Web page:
September is coming, as does the question: "What’s going to happen with the China tariff?"
Specifically, people want to know what will become of the punitive added tariff that has impacted all U.S. consumer tire pricing for the last three years.
The Obama Administration, in an obvious move to placate the USW – though it was positioned as a way to protect American manufacturing – placed an added tariff on all China-made consumer tires imported into the U.S.: starting with a 35% added tariff from September 26, 2009, dropping to 30% on the following anniversary, and to 25% as of last September.
On this coming Sept. 26, the entire added tariff scheme is supposed to end.
Despite all of the ‘American manufacturing’ feel-good wrapped around the tariff, in the three years since it turned the U.S. tire business upside down, not a single plant was built to produce lower priced tires (of which China was the primary supplier) and not a single low-priced tire job was added.
Even if you believe the hoo-hah from the White House that the tariff program “saved” 1,200 American jobs, even free-trade supporter Peterson Institute for International Economics found the whole thing ridiculous. The institute estimated that the tariff cost American drivers an additional $1.12 billion (with a B) to buy tires an astounding $936,000 per job supposedly saved.
See if you could float that production cost past any tiremaker.
Of course, the USW mixers of the protectionist Kool-Aid the Obama Administration gulped down by the gallon likes to point out the more than $1 billion (with a B) in new U.S. tire capacity has been announced since the tariff took hold. While I favor orange Kool-Aid myself, the sour mash fact here is that not a single dime of added capacity will be fixed on entry-level tires, the kind of products China-made tires filled on so many dealer product screens.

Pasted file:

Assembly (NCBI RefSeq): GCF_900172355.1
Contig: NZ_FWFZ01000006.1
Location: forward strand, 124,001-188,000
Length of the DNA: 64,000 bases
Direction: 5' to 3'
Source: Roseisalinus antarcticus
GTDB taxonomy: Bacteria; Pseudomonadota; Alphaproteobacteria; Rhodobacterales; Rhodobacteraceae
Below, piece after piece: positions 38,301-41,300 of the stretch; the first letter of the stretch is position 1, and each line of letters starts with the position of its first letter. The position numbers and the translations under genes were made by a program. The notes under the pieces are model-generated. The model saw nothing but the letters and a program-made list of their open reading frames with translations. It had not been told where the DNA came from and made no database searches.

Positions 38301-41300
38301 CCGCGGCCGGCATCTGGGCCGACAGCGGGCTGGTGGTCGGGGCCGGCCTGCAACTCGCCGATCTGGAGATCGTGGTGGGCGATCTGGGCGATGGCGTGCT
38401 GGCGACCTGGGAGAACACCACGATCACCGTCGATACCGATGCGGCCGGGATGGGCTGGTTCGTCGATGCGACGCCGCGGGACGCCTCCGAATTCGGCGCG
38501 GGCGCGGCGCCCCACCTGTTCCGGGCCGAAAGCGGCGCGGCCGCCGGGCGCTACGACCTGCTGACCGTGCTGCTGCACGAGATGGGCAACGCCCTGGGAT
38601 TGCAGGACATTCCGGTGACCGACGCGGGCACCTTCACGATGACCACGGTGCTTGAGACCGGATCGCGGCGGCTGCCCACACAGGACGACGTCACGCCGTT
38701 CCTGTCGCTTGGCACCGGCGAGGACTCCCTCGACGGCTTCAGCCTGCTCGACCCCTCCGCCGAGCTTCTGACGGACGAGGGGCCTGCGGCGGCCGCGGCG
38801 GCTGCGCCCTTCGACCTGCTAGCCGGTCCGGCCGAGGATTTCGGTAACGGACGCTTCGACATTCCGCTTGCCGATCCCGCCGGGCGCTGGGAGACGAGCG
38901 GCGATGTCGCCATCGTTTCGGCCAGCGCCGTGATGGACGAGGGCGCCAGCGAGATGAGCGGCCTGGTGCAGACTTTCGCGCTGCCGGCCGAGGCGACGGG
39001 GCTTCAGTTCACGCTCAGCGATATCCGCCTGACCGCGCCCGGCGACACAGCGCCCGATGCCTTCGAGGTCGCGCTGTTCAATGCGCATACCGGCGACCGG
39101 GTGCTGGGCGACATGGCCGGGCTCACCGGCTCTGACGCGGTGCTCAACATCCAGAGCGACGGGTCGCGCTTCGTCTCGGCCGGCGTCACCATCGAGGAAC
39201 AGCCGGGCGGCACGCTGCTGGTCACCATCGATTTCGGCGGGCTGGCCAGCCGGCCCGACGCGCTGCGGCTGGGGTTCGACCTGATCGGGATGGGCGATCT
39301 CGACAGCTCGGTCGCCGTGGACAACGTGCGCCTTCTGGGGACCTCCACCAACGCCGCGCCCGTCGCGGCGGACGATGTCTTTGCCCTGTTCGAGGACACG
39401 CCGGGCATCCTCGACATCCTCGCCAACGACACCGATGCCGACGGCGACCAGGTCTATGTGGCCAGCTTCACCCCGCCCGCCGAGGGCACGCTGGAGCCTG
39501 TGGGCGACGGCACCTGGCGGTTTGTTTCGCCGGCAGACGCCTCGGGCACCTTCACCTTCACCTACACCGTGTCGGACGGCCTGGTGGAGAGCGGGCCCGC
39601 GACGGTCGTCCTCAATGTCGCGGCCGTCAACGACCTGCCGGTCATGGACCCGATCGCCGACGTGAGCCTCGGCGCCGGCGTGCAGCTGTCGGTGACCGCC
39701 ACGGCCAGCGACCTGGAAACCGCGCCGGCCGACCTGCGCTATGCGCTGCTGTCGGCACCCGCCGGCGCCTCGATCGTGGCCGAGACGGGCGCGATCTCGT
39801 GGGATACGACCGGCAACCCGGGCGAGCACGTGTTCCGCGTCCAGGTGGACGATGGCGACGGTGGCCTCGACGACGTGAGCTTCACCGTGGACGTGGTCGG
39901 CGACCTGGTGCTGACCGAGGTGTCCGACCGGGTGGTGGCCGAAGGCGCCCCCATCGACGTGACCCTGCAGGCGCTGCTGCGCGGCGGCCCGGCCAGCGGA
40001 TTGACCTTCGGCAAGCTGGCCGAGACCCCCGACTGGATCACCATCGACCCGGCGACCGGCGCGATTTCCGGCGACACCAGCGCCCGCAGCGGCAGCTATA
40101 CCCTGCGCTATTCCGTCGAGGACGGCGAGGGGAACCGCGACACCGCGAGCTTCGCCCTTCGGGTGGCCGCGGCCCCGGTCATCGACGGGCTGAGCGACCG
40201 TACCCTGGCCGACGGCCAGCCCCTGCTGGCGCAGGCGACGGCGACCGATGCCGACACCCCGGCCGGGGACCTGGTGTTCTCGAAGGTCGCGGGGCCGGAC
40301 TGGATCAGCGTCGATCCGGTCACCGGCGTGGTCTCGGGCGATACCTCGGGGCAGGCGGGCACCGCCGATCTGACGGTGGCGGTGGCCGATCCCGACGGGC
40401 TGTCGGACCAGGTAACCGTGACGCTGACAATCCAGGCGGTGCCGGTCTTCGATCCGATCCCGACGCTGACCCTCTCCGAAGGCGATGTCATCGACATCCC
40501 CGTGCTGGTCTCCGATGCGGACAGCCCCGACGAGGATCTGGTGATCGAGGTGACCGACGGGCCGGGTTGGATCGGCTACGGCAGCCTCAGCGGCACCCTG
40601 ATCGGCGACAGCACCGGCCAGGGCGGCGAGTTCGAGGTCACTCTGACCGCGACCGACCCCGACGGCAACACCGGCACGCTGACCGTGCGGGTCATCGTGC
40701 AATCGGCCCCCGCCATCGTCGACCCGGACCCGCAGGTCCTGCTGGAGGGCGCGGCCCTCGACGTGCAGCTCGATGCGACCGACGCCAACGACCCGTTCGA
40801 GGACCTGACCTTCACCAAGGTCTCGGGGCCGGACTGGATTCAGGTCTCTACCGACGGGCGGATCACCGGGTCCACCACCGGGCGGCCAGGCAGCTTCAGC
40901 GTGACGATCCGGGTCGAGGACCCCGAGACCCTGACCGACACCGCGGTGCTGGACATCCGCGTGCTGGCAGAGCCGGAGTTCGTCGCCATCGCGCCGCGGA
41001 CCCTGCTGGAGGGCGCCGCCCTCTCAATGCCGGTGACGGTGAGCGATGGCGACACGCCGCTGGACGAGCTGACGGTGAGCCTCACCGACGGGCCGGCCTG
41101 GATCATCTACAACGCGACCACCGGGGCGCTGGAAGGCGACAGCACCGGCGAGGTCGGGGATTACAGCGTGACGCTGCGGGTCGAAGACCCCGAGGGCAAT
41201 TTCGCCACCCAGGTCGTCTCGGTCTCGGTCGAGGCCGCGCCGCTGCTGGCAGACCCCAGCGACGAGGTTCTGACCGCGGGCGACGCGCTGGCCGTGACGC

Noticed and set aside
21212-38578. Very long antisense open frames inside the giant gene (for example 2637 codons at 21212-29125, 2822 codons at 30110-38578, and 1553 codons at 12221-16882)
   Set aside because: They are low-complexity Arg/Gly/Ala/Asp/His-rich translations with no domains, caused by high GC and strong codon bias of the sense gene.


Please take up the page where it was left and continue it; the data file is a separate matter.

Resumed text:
To be fair, the added tariffs did give us a few benefits. Such as an overall increase in consumer tire imports as manufacturers moved production to non-tariff states. As imports from China fell off, imports from South Korea, Indonesia, Taiwan, Malaysia and other Asian nations increased. As a result, American manufacturing was further damaged.
We also got marked increases in wholesale and retail tire prices as companies importing from China had to make up some cost ground and domestically located producers sought to maintain that careful price balance between “low price” tires and their cherished “premium” products.
All of that price shuffling resulted in American drivers getting socked by dozens and dozens of price increases in the 2009-11 period all at a time when many Americans couldn’t afford to buy new tires let alone gasoline regardless the price.
What we also got were American private branders forced to make huge cuts in product range and service as they struggled to find other reliable sources for production or having to deal with higher acquisition costs.
Some familiar tiremakers also got caught up in the tariff, which didn’t specify only Chinese tiremakers. Companies like Cooper decided to absorb most of the tariff cost incurred by Cooper- and Mastercraft-branded tires it chooses to produce in China. Off-shorers Kumho and Hankook and others were forced to spend millions moving production from China to non-tariff countries.
And we also got three straight years of reduced consumer tire shipments and retail tire sales dollars that won’t be coming back despite tire exec ‘belief’ that such losses are only deferments, and that once the tariffs end everything will be rosy. “Pent up demand” sounds a lot like that “flight to quality” we heard so much about a decade ago.
Plus, there is one unintended consequence (there is always an unintended consequence) in the growing strength of Chinese tiremakers. You see, ‘level playing fields’ aren’t always about cost and price. They can be about technology and quality. China and its top tiremakers learned that lesson well over the last three years and are now focused on quickly improving their products from ‘world-class’ to ‘world-beaters.’
So what is going to happen on Sept. 26, 2012?
After adding everything up, I predict that added tariffs will somehow be renewed, but likely in the 10%-12% range on a continuing basis. A return to 35% is unfathomable; 25% is plain crazy talk. (Now watch, I’ll be plum wrong.)